Guildford is not famous for being a hotbed of open source, but that's where the British open source company Volantis is based.
It's not as well known as it ought to be, probably because it sits astride the computing-mobile divide, helping mobile operators and others to display Web content on their devices.
Writing code that translates Web sites to mobiles isn't hard, but keeping up with the thousands of mobiles platforms is. Indeed, it's beyond the capabilities of a single company – which is where the free software comes in.
By opening up its software, Volantis lets anyone create the relevant bits of code needed for any given platform. If there's enough demand, someone will write it. As its Web site explains:
Since its launch in 2000, Volantis' vision has developed a standards-based approach to ensuring multi-channel delivery across PCs, wireless, TV and new IP-based devices. To date, the Company has invested over 300 man-years in research and development to make its "write once, run anywhere" approach to content delivery a reality.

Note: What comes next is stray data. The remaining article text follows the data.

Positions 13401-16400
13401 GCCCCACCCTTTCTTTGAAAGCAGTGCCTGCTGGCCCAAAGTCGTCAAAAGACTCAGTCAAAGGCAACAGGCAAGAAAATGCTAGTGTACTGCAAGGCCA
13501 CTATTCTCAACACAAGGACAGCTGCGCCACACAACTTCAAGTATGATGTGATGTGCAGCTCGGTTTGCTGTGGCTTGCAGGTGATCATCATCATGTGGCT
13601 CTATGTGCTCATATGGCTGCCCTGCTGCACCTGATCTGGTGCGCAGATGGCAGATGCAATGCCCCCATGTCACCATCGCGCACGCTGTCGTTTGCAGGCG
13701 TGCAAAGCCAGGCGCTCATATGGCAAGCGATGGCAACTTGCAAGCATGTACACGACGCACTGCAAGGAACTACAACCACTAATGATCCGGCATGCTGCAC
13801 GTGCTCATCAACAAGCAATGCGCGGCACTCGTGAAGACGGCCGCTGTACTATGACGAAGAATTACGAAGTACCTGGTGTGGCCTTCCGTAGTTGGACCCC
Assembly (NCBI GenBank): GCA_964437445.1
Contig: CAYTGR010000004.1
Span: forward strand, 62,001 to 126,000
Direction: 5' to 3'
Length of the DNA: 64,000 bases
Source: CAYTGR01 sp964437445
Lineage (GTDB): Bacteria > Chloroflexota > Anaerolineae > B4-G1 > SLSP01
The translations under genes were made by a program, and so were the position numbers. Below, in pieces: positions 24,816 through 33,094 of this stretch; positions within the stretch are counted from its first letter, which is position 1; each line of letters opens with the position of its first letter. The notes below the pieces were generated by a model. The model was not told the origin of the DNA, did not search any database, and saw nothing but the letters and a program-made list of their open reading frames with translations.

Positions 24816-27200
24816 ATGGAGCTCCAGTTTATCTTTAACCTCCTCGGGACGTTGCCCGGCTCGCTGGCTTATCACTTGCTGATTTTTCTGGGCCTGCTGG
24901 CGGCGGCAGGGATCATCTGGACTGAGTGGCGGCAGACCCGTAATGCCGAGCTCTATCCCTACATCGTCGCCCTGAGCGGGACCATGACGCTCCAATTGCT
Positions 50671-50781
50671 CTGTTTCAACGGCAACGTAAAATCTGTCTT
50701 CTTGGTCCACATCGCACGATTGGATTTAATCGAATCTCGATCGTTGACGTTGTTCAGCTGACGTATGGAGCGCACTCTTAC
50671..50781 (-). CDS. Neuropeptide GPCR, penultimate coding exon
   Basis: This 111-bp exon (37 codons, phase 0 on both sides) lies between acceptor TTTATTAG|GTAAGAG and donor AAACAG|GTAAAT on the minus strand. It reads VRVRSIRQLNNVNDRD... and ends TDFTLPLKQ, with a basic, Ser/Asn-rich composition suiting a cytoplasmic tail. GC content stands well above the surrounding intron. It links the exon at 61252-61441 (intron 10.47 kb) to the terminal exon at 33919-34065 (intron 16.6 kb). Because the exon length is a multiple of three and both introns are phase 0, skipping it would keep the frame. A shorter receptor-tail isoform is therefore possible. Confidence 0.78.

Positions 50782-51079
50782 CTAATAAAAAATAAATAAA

Its key product here is the Volantis Mobility Server:
a java-based development and runtime platform, allowing web developers to build and run their own mobile Internet applications across over 5,900 devices.
It does through what it calls “connectors”. These:
integrate with a variety of dynamic content sources and Web 2.0 Internet services. Developers specify the connectors in their mobile sites by using simple XML markup tags, reducing the reliance on Java programming, automatically ingesting, transforming, bundling and optimizing content across all mobile devices.
Standard connectors can be combined to build "mash-up" mobile applications, integrating content from websites, databases, web services, XML documents and popular Web 2.0 services from online applications including Picasa, Flickr and Google Docs.